Bubble neb – I have had a mixed bag with this planetary, so I determined to get over there early with the Ethos8 (while all my EPs were warm and I still had a selection to choose from, soon the cold would take over and I would be down to one EP in the focuser wrapped in a warm heated blanket). The Ethos 8 was a success (x250) and managed to give me my best view (but it still needs higher mag than this really! With the UHC I found my best view using averted vision, a pretty clear “comma” shape of gas is seen around the bright star. With some staring a black appears that “hints” at the bubble – that’s the best I got.

Carolines Rose – I take my open clusters only when I have to, they are not why I stand out here freezing my bits off! But I make an exception for Carolines Rose, it’s a wonder of the night sky for sure. How did Messier miss this? In with the Ethos13 and WOWSER, the cluster takes on a 3D appearance as the nebula is ripped up by the new stars bursting through! :) The cluster also showed some notable red stars that caught the eye as the cluster drifted across the view. It was the “depth” of the view that was astounding and I spent a good few minutes loving the view.

Pacman neb – Starting unfiltered, I found the pacman not that easy to pick out but once I added the UHC it jumped out at me. The E13 framed it nicely and it was another lovely object. The centre blackness did not leap out at me as it has on other occasions so maybe this was not my best view of it.

Heart & Soul neb – This was a bit of a “damp squid” the other night, I was too late onto it and lost some mirror to the shed roof. Tonight I was “on time” and with the UHC I found both nebulas to be bright and the edges were well defined and easily traceable. Bright patches were seen within but not as bright as I have seen them in the past. Maybe it was the E13 that was bringing out that little extra due to the extra mag?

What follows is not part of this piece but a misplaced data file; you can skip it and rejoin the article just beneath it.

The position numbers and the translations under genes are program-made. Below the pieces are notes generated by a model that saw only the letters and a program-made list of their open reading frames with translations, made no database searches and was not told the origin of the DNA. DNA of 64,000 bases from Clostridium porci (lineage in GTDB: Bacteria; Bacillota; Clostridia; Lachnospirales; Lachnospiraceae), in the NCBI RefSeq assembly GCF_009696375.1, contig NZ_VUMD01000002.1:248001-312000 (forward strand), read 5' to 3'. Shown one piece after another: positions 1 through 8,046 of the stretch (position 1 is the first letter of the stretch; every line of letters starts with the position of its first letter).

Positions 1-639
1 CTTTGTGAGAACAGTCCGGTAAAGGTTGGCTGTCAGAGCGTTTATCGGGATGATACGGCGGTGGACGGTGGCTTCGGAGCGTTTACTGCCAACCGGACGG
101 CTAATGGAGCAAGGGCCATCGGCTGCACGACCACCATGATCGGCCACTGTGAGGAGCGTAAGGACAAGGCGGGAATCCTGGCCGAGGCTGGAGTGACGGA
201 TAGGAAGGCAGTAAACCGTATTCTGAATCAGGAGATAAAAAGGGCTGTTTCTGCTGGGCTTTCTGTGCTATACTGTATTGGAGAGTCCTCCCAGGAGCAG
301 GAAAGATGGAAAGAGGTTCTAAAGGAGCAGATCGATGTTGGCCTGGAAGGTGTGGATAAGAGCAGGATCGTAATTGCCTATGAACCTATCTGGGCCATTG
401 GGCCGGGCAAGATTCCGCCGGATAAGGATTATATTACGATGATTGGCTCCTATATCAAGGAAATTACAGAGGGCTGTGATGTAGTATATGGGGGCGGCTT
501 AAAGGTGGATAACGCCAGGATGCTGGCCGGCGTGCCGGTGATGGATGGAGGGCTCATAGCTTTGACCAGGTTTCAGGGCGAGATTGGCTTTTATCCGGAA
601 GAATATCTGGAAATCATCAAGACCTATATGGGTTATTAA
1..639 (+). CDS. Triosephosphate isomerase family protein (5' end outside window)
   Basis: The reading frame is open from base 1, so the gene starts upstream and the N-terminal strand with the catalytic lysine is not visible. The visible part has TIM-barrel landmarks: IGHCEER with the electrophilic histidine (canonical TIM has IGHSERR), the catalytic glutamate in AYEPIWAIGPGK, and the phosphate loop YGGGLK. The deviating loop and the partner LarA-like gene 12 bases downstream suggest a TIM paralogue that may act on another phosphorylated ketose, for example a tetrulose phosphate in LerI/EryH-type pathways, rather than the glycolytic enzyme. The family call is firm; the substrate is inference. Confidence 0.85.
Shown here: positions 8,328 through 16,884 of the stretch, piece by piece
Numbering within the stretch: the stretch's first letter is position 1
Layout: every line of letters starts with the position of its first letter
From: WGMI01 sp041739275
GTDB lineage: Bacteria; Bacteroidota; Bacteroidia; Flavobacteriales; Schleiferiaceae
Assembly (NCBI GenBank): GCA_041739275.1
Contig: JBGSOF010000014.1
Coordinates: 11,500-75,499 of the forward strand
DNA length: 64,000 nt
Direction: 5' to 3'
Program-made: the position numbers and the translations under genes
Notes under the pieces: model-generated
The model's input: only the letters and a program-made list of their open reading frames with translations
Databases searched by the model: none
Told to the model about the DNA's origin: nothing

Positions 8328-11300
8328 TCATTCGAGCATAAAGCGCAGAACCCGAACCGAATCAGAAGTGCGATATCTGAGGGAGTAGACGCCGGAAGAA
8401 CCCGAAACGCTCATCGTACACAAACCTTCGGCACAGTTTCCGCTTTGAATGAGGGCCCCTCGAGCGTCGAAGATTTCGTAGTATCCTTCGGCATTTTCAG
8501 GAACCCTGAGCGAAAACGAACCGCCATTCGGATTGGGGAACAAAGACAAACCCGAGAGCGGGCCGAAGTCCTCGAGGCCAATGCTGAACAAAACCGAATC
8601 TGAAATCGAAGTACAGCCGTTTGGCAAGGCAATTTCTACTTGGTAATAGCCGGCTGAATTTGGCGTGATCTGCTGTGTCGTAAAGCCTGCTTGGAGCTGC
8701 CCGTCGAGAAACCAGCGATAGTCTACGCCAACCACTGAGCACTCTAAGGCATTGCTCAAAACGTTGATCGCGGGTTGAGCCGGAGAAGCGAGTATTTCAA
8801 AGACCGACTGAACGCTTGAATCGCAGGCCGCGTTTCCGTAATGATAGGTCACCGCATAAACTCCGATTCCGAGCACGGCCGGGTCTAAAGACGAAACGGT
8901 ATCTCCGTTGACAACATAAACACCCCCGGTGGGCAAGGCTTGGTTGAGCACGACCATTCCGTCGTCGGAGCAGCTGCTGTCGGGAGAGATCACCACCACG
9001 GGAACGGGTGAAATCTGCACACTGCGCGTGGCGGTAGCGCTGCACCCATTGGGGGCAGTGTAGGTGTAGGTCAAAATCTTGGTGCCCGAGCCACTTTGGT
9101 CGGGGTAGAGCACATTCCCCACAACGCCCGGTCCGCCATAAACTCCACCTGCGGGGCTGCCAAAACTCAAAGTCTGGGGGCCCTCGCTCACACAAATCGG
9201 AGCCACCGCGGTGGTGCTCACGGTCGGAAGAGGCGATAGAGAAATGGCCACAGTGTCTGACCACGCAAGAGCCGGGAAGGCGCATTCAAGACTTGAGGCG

Pleiades (& Merope) – After reading an observing thread from @Mark at Beaufort and @jetstream , the Pleiades was next on my list, with the added twist of the "Merope nebula". I had zoomed in on Sky Safari and seen the Merope star surrounded by the nebula so I knew where I was going. The E13 was loaded and the initial view of the nebula was underwhelming. I threw in the UHC and now the nebula appeared, there is plenty of it above the star and once you get your eye in, you can follow it down the right side and there you find the black finger passing back under the Merope star. In with the O3, the nebula is not as clear now but the star itself sits in a thick black circle (is this the bubble I wonder? – I can see a ring on Sky Safari around the star). Back to unfiltered view. Now the Merope nebula is easier to see (I know where to look), I can see it as it borders the finger and see it pass close-by under the star. Now staring at the Merope star, I see a thin black circle come and go in my view – I bet this is the bubble! :)

 

Time for a break

By now (2220ish) both feet and one hand feel like they are below freezing :smile: . I can feel the need of some warmth... I look up and wonder if the conditions will be gone by the time I return? But given the choice of freeze to death or live? I choose life, and pull the roof closed on the shed :( 

I put my eyepatch over my observing eye, and head inside to boil the kettle…

Twenty minutes, two warm drinks later and a hot water bottle for my stocking feet later, I am ready to head out for part 2…

 

A Winning Rosette

Its 2245 and I still have a couple of hours before the Devils Orb busts up from behind the Pennines. After re-opening the roof, re-connecting sky safari to Nexus, I head back to the Pleiades to check my alignment has survived the break. Everything remains dead centre (got to love Nexus) and I can ONLY SEE ORION moving into viewing position.